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The Pyrenean, and the river Po),
Description of England. That pale, that white-faced shore, Whose foot spurns back the ocean's roaring tides, And coops
from other lands her islanders, Even till that England, hedg’d in with the main, That water-walled bulwark, still secure And confident from foreign purposes, Even till that utmost corner of the west Salute thee for her king.
Description of an English Army. All the unsettled humours of the land, Rash, inconsiderate, fiery voluntaries, With ladies' faces, and fierce dragons' spleens,Have sold their fortunes at their native homes, Bearing their birthrights proudly on their backs, To make a hazard of new fortunes here. In brief, a braver choice of dauntless spirits, Than now the English bottoms have waft o'er, Did never float
the swelling tide,
that deafs our ears With this abundance of superfluous breath?
Description of Victory by the French.
Description of Victory by the English.
English crest, That is removed by a staff of France ; Our colours do return in those same hands That did display them when we first march'd forth ; And, like a jolly troop of huntsmen, come
Our lusty English, all with purpled hands,
A complete Lady.
in quest of beauty,
A Woman's fears.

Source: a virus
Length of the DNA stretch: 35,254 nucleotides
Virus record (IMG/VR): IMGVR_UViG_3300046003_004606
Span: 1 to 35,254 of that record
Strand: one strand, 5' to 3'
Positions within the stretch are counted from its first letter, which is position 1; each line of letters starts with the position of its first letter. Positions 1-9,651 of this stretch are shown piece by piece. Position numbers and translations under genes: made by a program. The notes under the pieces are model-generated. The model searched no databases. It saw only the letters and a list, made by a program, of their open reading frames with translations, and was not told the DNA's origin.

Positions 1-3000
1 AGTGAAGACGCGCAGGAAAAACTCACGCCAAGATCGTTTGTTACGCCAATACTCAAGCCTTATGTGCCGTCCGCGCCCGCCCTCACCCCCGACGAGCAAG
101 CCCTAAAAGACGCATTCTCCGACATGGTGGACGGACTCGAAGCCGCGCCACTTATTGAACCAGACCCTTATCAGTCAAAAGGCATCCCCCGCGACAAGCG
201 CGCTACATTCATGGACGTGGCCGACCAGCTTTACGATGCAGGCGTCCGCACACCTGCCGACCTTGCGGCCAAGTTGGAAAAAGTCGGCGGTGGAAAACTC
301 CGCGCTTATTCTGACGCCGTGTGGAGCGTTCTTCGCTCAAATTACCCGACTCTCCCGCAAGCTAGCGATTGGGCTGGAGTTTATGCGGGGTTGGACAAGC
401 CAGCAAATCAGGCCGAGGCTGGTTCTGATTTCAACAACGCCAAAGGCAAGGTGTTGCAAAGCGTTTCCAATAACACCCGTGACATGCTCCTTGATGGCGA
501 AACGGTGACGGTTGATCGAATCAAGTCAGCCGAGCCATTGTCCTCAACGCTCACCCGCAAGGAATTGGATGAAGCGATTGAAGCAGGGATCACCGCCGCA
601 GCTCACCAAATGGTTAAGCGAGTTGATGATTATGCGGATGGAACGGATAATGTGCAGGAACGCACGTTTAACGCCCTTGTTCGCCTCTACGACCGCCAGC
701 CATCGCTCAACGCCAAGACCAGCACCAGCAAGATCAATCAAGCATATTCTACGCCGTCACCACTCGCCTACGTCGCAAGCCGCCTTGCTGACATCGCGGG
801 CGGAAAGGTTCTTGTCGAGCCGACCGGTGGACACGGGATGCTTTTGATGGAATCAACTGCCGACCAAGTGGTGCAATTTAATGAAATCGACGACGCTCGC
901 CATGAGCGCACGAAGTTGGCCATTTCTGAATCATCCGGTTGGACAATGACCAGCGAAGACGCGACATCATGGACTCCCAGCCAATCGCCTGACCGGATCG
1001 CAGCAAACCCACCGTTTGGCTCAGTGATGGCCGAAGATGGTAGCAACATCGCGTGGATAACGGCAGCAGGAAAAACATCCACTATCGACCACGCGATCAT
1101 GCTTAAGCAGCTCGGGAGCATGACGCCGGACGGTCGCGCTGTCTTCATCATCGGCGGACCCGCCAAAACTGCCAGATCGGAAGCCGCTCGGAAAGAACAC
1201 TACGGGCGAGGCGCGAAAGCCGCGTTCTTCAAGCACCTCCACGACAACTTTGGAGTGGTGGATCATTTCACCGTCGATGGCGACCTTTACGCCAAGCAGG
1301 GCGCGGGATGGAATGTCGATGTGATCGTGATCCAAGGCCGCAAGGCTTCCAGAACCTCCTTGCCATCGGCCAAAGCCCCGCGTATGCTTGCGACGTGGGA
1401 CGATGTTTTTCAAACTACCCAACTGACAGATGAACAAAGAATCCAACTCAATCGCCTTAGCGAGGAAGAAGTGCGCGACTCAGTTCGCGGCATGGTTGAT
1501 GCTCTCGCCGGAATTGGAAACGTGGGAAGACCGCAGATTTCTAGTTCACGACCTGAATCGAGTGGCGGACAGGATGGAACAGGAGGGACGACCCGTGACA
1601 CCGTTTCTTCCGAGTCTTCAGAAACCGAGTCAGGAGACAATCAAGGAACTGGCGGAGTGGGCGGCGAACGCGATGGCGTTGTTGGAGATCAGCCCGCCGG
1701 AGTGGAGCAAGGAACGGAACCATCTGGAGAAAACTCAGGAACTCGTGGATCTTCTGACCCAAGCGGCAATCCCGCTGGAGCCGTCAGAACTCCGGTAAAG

Oppress'd with wrongs, and therefore full of fears ;
my vex'd spirits, I cannot take a truce, But they will quake and tremble all this day.
Signs of Grief What dost thou mean by shaking of thy head? Why dost thou look so sadly on my son? What means that hand upon that breast of thine ? Why holds thine
that lamentable rheum, Like a proud river peering o'er his bounds ? Be these sad signs confirmers of thy words? Then speak again ; not all thy, former tale, But this one word, whether thy tale be true.
A Mother's fondness for her Child.
Constance's reproaches to the Archduke of Austria.
O Lymoges ! O Austria thou dost shame That bloody spoil : thou slave, thou wretch, thou
coward; Thou little valiant, great in villany! Thou ever strong upon
side! Thou Fortune's champion that dost never fight But when her humorous ladyship is by To teach thee safety ; thou art perjured, too, And sooth’st up greatness. What a fool art thou, A ramping fool; to brag, and stamp, and swear, Upon my party! Thou cold-blooded slave, Hast thou not spoke like thunder on my side ? Been sworn my soldier ? bidding me depend Upon thy stars, thy fortune, and thy strength ? And dost thou now fall over to my foes ? Thou wear a lion's hide! doff* it for shame, And hang a calf's skin on those recreant limbs. King John's Conspiracy with Hubert to Murder Prince
I had a thing to say,–
I have of thee. * Put it off.